A single-mode, evanescent-wave coupler is fabricated using two single-mode fibers, each fiber having a core and cladding region. In many instances the cladding region consists of two concentric cladding layers having different indices of refraction. The inner cladding layer has an index of refraction lower than that of the core of the fiber. The outer cladding, sometimes called the substrate, has an index of refraction greater than the inner cladding layer but not necessarily equal to the index of refraction of the core. This type of fiber is commonly called "depressed cladding" fiber by those skilled in the art. It should be noted that other types of fibers do not have an outer cladding layer or substrate having a relatively high index of refraction. These fibers are called "matched cladding" fibers.
In the present invention a three to four centimeter section of the protective buffer layer on each of two lengths of identical fiber is removed by mechanical or chemical means. The exposed section of each fiber is then chemically cleaned and rinsed. The resultant fiber 10 is shown in FIG. 2a having buffered region 15 and exposed region 16. A difference in the propagation constant between the two fibers is then introduced by reducing the core and cladding diameters of one of the fibers. As shown in FIGS. 1 and 2A this is achieved by mounting one of the fibers 10 onto moveable stages 12, 14 and heating the exposed section of fiber 16 with a moving flame 18. While the flame scans along the fiber, the two stages are slowly moved in opposite directions in order to stretch the fiber and reduce its diameter. A typical profile of a fiber stretched and heated in this manner is shown in FIG. 2b. The heated section 26 of fiber has a constant yet reduced diameter over a substantial length that gradually tapers up to the original fiber diameter at each end 27 of the heated region. The final fiber diameter in the heated region is controlled by the amount the fiber is stretched. It is important to note that a uniform relative motion between the fiber and the flame is required to obtain a constant fiber diameter along the heated section of the fiber.
After the fiber has been stretched to the desired diameter, the second fiber is positioned along side the stretched fiber in the moveable fixtures. The two dissimilar fibers are then chemically etched. The object of the etching procedure is to remove the outer cladding layer or substrate of each fiber and expose the inner cladding layer along a sufficient length of each of the fibers so as to provide an appropriate index profile. An appropriate index profile is one in which the exposed cladding of each fiber has a lower index of refraction than the core of each fiber. Although a variety of etching techniques may be used, it is desirable to etch the subject fibers by a heated etching technique. Referring to FIG. 5, the etched fibers are subsequently maintained in linear parallel juxtaposition and then fused in order to form a coupling region. Details of these steps are described in U.S. Pat. No. 4,632,513 based on U.S. patent application Ser. No. 705,044 filed Feb. 25, 1985 entitled "Polarization Insensitive Evanescent-Wave Fused Coupler with Minimal Environmental Sensitivity". This application is incorporated herein by reference.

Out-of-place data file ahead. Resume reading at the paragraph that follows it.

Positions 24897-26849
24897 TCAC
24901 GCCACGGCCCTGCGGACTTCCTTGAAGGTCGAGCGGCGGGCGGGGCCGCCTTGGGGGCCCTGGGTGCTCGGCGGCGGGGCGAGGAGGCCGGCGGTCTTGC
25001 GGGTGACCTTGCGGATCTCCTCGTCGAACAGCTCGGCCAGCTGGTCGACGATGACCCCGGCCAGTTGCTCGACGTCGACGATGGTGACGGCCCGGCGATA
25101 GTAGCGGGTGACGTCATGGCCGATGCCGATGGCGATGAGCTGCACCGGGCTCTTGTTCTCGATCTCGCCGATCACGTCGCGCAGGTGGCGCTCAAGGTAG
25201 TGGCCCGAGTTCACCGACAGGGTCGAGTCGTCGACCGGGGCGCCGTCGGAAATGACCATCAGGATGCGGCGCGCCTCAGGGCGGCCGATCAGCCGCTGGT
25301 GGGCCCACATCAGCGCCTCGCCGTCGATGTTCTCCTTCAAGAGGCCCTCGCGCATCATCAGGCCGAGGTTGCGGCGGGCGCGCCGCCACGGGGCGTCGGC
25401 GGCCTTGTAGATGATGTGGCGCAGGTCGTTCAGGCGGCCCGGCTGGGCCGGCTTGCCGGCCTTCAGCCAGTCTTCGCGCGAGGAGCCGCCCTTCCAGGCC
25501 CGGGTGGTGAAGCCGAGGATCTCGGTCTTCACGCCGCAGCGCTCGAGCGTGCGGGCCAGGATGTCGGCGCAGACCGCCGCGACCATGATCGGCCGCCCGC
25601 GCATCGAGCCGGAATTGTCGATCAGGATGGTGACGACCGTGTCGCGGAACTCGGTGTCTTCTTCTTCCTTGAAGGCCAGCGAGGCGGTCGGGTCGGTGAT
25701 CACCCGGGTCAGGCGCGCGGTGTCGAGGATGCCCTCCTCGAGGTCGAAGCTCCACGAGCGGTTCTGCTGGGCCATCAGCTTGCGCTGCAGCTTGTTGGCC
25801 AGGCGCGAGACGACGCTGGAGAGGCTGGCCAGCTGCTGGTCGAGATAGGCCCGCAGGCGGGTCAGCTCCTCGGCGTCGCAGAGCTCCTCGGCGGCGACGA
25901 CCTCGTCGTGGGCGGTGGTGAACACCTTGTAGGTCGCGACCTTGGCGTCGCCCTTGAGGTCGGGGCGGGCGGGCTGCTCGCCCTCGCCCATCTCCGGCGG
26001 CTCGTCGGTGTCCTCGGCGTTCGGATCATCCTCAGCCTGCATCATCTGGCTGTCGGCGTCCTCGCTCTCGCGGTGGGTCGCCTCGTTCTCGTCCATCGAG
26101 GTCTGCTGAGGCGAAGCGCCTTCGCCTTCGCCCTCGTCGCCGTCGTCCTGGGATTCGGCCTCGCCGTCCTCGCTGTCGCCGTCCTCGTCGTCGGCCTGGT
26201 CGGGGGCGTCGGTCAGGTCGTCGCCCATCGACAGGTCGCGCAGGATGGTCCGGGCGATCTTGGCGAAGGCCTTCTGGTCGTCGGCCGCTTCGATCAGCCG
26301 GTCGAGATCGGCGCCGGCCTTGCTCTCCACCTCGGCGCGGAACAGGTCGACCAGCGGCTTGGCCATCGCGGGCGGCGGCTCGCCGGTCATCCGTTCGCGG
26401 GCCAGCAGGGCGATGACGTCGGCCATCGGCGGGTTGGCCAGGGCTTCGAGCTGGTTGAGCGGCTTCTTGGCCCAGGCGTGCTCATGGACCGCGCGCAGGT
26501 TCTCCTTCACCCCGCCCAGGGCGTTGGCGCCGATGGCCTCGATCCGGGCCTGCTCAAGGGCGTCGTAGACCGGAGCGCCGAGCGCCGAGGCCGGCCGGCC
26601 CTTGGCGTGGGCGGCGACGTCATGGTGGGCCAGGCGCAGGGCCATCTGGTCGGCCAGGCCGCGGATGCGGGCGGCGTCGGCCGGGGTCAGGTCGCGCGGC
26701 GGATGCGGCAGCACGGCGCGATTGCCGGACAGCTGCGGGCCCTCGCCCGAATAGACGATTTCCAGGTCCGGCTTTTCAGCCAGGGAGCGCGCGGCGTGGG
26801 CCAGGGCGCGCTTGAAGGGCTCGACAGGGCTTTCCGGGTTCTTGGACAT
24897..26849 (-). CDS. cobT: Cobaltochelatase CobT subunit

A single-mode, evanescent-wave coupler was fabricated using standard, communication grade fiber designed for single mode operation in the 1,300 nanometer to 1,600 nanometer wavelength range. The outside diameter of the fiber was 125 microns. One of the two fibers was heated and stretched in a moving flame to achieve a constant yet reduced outer diameter over a segment of the fiber. During this procedure the stages were slowly moved in opposing directions over a distance of approximately 1.7 mm. The speed of the torch was adjusted such that the flame moved from one end of the exposed fiber section to the other in the same time period the stages moved the desired distance. The two dissimilar fibers were then chemically etched for a predetermined period of time to achieve an appropriate index of refraction profile. For the fibers used in these experiments the optimum diameter of the unstretched fiber after etching was approximately 50 microns. The two fibers were then maintained in linear parallel juxtaposition and fused together to form a suitable coupling region.